Tuesday, April 3, 2012

Re-Reedy at ASA: Appalachian Music, Migration, & Memory Revisited

We had a whirlwind trip to Indiana, Pennsylvania, which is about an hour northeast of Pittsburgh and the farthest north the Appalachian Studies conference has ever been.  We enjoyed traveling with our ever-trusty and always fun travel companion Banjo Deborah, though we were all a little stressed out by the long trip, and neither Timi or I were feeling well that weekend.

Our multi-media presentation, "Re-Reedy: Appalachian Music, Migration, and Memory," which built on our 2010 ASA presentation, focused on (1) the findings from our Family Research Fellowship at the Kentucky Historical Society about Frances and John Reedy's early career in Harlan, Kentucky; (2) the commercial and home recordings they produced in Cincinnati and Dayton, Ohio during their migration cycles; and (3) video footage of Harold Reedy and his memories of his parents' music and migration.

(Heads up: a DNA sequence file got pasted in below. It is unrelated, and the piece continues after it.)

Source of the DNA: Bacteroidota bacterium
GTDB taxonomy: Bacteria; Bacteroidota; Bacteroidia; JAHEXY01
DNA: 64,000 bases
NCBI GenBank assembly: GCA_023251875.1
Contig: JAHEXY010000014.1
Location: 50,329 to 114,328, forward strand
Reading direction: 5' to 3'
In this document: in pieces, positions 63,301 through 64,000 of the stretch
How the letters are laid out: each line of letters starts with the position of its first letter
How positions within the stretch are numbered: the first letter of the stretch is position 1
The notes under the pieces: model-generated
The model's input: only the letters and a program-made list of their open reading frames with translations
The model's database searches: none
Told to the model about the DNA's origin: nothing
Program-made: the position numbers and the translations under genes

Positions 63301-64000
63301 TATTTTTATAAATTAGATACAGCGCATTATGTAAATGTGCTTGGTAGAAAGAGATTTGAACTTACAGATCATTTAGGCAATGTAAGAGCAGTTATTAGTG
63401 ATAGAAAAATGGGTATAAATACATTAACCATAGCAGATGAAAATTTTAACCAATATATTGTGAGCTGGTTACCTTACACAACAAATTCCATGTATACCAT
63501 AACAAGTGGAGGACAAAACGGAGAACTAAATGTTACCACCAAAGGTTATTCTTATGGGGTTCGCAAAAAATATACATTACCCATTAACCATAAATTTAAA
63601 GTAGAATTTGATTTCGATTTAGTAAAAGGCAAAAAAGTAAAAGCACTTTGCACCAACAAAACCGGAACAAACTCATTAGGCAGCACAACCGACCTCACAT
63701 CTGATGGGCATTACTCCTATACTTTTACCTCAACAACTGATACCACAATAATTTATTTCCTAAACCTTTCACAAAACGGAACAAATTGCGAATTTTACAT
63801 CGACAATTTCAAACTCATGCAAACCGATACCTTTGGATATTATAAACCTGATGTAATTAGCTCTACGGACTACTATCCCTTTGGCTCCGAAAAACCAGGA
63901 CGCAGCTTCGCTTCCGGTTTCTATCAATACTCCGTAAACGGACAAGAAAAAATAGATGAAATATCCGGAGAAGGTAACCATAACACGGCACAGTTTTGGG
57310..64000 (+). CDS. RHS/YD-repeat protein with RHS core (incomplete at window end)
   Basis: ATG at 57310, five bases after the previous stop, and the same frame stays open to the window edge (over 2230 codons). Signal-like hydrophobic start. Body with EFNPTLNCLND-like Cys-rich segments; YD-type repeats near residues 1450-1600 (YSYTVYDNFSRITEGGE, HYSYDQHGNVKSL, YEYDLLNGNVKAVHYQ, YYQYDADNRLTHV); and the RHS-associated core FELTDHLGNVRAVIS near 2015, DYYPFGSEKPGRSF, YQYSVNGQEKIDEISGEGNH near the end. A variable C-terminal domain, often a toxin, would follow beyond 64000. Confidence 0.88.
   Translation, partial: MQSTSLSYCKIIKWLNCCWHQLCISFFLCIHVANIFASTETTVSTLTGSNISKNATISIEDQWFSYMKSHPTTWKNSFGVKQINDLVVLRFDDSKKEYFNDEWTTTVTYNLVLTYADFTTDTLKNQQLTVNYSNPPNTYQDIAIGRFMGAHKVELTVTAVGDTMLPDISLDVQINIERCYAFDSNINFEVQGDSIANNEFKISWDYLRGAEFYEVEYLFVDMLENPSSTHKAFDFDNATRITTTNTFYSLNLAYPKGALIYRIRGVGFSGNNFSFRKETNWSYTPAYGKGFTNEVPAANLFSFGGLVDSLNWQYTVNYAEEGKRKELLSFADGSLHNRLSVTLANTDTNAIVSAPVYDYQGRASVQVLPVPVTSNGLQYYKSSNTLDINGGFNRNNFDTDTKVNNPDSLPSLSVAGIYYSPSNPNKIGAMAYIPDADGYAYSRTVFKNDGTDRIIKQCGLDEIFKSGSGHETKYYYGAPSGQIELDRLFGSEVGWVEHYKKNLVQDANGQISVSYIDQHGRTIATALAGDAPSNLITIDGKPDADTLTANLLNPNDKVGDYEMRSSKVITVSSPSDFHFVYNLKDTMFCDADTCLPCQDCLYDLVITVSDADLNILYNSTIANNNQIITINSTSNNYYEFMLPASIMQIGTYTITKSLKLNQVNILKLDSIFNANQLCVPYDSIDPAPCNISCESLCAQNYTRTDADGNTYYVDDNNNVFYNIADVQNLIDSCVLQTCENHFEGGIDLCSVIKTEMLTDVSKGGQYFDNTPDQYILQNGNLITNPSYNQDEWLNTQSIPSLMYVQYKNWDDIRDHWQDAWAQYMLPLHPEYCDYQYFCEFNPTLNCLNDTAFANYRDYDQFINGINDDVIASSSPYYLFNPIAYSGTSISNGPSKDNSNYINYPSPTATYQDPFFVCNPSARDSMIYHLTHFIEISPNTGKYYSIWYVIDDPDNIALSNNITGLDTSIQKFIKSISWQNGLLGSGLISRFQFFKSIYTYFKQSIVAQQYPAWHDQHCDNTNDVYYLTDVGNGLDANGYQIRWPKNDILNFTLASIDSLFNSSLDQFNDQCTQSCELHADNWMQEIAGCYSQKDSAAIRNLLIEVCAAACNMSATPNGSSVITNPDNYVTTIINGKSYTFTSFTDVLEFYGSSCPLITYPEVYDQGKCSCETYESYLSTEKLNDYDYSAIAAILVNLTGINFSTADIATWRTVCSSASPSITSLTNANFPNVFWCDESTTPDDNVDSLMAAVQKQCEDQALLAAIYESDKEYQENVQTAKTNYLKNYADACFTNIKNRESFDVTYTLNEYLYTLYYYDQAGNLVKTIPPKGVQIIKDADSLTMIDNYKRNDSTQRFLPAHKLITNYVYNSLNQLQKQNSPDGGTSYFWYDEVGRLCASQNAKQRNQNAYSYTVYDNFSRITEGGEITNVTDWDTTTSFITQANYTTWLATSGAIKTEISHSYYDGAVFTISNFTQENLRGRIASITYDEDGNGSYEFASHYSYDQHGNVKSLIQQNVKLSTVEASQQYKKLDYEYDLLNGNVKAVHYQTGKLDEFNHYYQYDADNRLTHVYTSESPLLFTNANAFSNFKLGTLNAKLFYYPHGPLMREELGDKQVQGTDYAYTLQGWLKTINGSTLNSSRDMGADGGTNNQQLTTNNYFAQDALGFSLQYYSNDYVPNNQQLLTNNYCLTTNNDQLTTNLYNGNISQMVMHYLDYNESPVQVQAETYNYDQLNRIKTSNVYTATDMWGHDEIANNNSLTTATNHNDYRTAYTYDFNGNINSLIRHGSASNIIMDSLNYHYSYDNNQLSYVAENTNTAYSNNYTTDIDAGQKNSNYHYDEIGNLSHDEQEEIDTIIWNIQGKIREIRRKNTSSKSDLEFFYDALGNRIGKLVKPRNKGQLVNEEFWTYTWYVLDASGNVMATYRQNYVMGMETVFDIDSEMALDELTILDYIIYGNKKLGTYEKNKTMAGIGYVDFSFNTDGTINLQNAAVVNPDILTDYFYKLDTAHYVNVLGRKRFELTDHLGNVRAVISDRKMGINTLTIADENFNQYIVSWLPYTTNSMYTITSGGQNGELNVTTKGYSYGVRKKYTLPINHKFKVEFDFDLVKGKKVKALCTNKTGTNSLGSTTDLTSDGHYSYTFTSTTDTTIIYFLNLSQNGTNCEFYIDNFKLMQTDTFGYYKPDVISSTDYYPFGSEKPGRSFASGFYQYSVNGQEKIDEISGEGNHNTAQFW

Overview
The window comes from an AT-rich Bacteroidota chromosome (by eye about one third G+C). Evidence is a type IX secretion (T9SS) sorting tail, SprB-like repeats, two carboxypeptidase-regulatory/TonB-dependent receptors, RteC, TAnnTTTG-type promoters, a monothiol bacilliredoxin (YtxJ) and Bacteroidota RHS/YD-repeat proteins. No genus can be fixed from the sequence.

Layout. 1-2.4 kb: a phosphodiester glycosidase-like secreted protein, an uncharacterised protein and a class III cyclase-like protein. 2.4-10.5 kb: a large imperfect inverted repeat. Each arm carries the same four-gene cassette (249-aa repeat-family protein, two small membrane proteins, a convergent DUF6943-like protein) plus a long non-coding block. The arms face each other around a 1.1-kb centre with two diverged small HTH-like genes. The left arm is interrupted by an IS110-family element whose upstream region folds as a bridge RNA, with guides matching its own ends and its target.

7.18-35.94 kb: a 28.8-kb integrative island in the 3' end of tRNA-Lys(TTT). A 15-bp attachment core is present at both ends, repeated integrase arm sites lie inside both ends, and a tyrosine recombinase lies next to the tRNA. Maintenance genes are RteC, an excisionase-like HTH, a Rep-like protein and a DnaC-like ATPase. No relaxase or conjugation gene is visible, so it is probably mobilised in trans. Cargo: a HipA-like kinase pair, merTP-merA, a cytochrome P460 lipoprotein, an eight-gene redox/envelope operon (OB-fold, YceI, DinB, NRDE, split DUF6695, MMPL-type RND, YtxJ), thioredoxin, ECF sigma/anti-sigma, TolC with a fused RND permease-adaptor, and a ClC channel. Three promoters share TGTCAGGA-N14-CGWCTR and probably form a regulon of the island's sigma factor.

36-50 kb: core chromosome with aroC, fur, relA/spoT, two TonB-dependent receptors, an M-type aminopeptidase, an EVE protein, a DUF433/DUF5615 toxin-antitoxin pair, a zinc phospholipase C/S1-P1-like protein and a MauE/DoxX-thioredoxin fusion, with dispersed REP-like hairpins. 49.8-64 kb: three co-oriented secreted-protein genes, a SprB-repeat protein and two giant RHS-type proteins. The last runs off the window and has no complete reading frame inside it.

We experienced some frustrating technical difficulties at the beginning of the presentation, but a helpful volunteer was able to get the system to cooperate finally.  Fortunately, we had a full hour for our presentation, otherwise the technical challenges would have consumed the time allotted for a typical paper presentation.  Our audience was small (about eight people), but they were all very patient and highly knowledgeable about the Reedys' musical era and migration area.  So we had a great discussion with these folks that extended well into the lunch hour!

We used the documentary blog for presenting our fellowship research on the Reedys' early performances in Harlan, and we also played Frances' version of "Oh Death," which she and John custom recorded as a 45 rpm record when they were living in Dayton.  We concluded by sharing some of the footage we shot during Harold's visits when he was staying with us regularly.  It was difficult to talk about the shifting landscape of his memory, but it was good to share his remembrance and love of Frances and John's music as well as our story about caring for a loved one.

In honor of Harold's role in this ongoing project and process, we have posted a brief  footage segment from one of his visits to our home.  The soundtrack is the "Song Title Medley," improvised and sung by his father John Reedy and digitized from a reel-to-reel home recording circa the 1960's.